Food Flies In Face Of Gift-Giving Decline

Americans are increasingly taking a "bah humbug" attitude about gift giving, but food gifts are a major exception.

The overall consumer gifts market shrank by 8.3%, to $92.3 billion between 2004 and 2006--a continuation of a trend seen for several years.

However, consumer food gifts flowed--leaping by 56% to $13.4 billion, according to a new study on food gifting from the Packaged Facts division of Food gifts' share of the total '06 consumer gifts market was 14.5%--up 70% from an 8.6% share in '04.

Food gifts also helped to drive corporate gift sales. Overall corporate gifting increased by 7% to $7.6 billion during the two-year period, and food gifts accounted for $2.5 billion, or 33%, of those sales. That represented a 14% increase in corporate food sales and a two percentage-point increase in share of the corporate market.

In all, food accounted for 16% ($15.9 billion) of the combined consumer/corporate gift market ($99.9 billion) last year, compared to 10% in 2004.



Only gift cards/certificates, the lazy shopper's way out, showed slightly greater growth than food, jumping 59% during the period. Electronics gift sales also showed momentum (up 19%).

One key factor behind the decline in overall gift-giving--frustration with gift misfires and time wasted on returning rejects--is also a key driver of safer choices like food, gift cards and electronics. (Rising gas prices/less discretionary income and stagnant population growth among the key gift-recipient segment of children under age 14 are also depressing gift-giving, according to PF analysts.)

While gift card sales are booming, consumer surveys show growing dissatisfaction with certain aspects of these stand-bys, including expiration dates and loss of value when they not redeemed. Lack of personalization/creativity is also an issue. Food gifts have the edge in these respects.

Food gifts are also being buoyed significantly by the overall growth in gourmet and organic foods. Gourmet/organic/specialty food gifts not only mean premium pricing, but brand image enhancement and a profitable trial-use channel for reaching prospective customers: all excellent reasons for brands and retailers to do everything possible to feed the trend.

At Whole Foods, which is driving the growth of the gourmet foods channel, food gifting grew 77% to $1.4 billion between '04 and '06. The chain expanded its number of gift assortments from nine in 2001 to 27 as of March of this year. It is also making gifting convenient by having store personnel create custom gift packages and offering a growing number of prepackaged gift basket options, such as a Kosher version and one featuring the company's private-label 365 organic brand.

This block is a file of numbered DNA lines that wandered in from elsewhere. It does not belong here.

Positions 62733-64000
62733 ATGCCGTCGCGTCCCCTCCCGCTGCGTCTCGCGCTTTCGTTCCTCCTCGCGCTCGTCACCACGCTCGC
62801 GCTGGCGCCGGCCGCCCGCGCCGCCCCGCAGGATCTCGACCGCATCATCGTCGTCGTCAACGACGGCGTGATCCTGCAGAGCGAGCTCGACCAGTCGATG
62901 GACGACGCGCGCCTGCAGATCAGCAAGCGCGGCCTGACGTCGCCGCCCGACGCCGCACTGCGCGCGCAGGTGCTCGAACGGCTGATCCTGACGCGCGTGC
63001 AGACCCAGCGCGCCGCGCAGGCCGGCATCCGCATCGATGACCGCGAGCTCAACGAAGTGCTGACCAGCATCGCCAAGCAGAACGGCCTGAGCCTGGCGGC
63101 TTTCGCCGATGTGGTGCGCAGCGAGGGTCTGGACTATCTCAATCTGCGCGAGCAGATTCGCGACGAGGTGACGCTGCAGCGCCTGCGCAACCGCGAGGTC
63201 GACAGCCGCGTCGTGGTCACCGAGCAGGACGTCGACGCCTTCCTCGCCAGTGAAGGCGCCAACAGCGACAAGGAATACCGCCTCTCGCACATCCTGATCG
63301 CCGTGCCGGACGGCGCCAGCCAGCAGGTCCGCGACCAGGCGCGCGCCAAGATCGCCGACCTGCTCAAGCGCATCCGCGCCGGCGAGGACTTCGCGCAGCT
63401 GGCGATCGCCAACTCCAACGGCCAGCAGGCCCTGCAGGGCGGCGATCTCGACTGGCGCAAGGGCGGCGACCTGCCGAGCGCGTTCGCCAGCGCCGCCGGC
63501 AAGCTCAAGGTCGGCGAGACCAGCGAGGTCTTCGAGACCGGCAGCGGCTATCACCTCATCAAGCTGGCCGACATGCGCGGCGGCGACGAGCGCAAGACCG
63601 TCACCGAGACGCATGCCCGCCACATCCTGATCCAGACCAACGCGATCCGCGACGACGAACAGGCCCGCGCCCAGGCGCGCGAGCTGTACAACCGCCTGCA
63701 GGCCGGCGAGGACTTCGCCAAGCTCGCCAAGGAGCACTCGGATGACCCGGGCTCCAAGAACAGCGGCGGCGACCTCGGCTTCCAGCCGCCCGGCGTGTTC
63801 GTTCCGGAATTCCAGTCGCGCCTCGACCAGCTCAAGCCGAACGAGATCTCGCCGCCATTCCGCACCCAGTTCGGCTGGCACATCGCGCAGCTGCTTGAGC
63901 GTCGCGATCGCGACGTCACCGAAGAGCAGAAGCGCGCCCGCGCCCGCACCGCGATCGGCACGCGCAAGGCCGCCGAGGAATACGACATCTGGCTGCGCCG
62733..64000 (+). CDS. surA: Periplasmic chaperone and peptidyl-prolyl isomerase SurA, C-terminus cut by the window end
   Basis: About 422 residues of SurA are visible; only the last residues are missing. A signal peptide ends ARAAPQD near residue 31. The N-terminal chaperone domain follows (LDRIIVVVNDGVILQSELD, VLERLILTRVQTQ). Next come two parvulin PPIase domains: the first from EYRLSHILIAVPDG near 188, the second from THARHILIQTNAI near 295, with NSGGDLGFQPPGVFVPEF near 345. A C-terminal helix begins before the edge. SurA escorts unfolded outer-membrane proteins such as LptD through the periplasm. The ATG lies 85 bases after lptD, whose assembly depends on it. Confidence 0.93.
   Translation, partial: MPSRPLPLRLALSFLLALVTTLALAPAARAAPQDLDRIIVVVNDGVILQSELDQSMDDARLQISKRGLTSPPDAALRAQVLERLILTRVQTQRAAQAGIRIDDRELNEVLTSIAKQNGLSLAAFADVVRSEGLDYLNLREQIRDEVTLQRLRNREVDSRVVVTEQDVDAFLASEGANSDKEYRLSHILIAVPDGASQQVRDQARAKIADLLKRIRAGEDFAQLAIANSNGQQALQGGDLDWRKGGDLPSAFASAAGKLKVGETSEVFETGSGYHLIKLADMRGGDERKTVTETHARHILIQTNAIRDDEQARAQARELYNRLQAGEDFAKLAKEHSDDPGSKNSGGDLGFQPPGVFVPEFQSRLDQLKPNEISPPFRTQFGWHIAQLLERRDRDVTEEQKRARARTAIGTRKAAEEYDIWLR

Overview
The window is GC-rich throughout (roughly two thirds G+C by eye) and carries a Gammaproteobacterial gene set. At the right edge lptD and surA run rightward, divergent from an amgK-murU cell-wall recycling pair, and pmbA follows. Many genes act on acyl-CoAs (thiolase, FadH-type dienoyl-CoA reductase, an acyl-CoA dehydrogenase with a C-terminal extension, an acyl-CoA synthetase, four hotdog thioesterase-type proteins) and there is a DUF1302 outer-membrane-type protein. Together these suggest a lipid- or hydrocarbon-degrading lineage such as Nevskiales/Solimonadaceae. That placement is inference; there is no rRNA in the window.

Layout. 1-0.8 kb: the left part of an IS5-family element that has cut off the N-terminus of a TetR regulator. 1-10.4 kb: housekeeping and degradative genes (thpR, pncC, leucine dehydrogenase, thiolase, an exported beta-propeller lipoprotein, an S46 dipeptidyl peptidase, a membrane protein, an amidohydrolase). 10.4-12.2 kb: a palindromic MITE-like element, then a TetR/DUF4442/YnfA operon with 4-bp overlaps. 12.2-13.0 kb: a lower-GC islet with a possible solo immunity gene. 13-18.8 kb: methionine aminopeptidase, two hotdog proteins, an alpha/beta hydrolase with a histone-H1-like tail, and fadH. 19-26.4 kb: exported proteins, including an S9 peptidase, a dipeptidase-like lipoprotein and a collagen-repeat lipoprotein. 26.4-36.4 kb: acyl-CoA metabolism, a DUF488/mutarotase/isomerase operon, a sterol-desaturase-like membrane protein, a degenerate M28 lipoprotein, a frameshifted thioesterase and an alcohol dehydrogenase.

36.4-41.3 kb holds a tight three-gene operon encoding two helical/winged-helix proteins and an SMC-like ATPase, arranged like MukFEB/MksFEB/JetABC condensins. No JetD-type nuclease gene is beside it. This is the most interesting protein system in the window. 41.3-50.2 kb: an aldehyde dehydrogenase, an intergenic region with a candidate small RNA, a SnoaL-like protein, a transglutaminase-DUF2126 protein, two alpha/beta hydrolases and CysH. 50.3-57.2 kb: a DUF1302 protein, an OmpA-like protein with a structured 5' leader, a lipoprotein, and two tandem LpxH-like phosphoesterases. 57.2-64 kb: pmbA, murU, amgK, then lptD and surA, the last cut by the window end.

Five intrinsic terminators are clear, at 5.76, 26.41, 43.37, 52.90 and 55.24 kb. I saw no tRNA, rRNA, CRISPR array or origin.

Meanwhile, gourmet retailers Williams-Sonoma and Cost Plus now have combined packaged food gift sales of $200 million.

But upscale purveyors are by no means alone. Wal-Mart, which has been adding branded products such as Ghirardelli and Mrs. Fields, showed the fastest food-gift sales growth within mainstream retail between '04 and '06: 76%, with sales of just over $800 million. Target also carries Mrs. Fields, as well as brands like Hickory Farms, and is now offering nearly 800 packaged food gifts in its online store (versus 60 in 2004). Costco, too, has expanded its online gift-food selection, and now offers Harry and David products.

Department stores are seeking to recover gift-food sales lost to discounters in recent years. Macy's is using cooking lessons from top chefs to drive traffic to its in-store "Cellar" departments, which feature a huge selection of gourmet gift foods, including the chain's private-label Frango chocolates.

Brick-and-mortar retailers account for 47% of total gift-food sales, but online and direct marketers now command a 32% share. Sales in the online/direct channels rose by 57% between '04 and '06. (Independent/franchise/distributorship companies have a 21% share.)

Savvy brands are, of course, increasingly making the most of all channels. Harry and David derives about 70% of its $600 million in gift-food sales from catalogs, but its online and direct marketing revenues jumped 14% during the two years. Moreover, its wholesale business, through stores such as Costco, Target and Macy's, grew from $7.7 million in second-half '04 to nearly $30 million in second-half '06.

PF estimates that the gift-food market will grow another 45% by 2010, to reach over $23 billion. More gift customization options, more organic/ethnic/wellness options and increased marketing of food as a year-round, non-seasonal gift will contribute to the growth.

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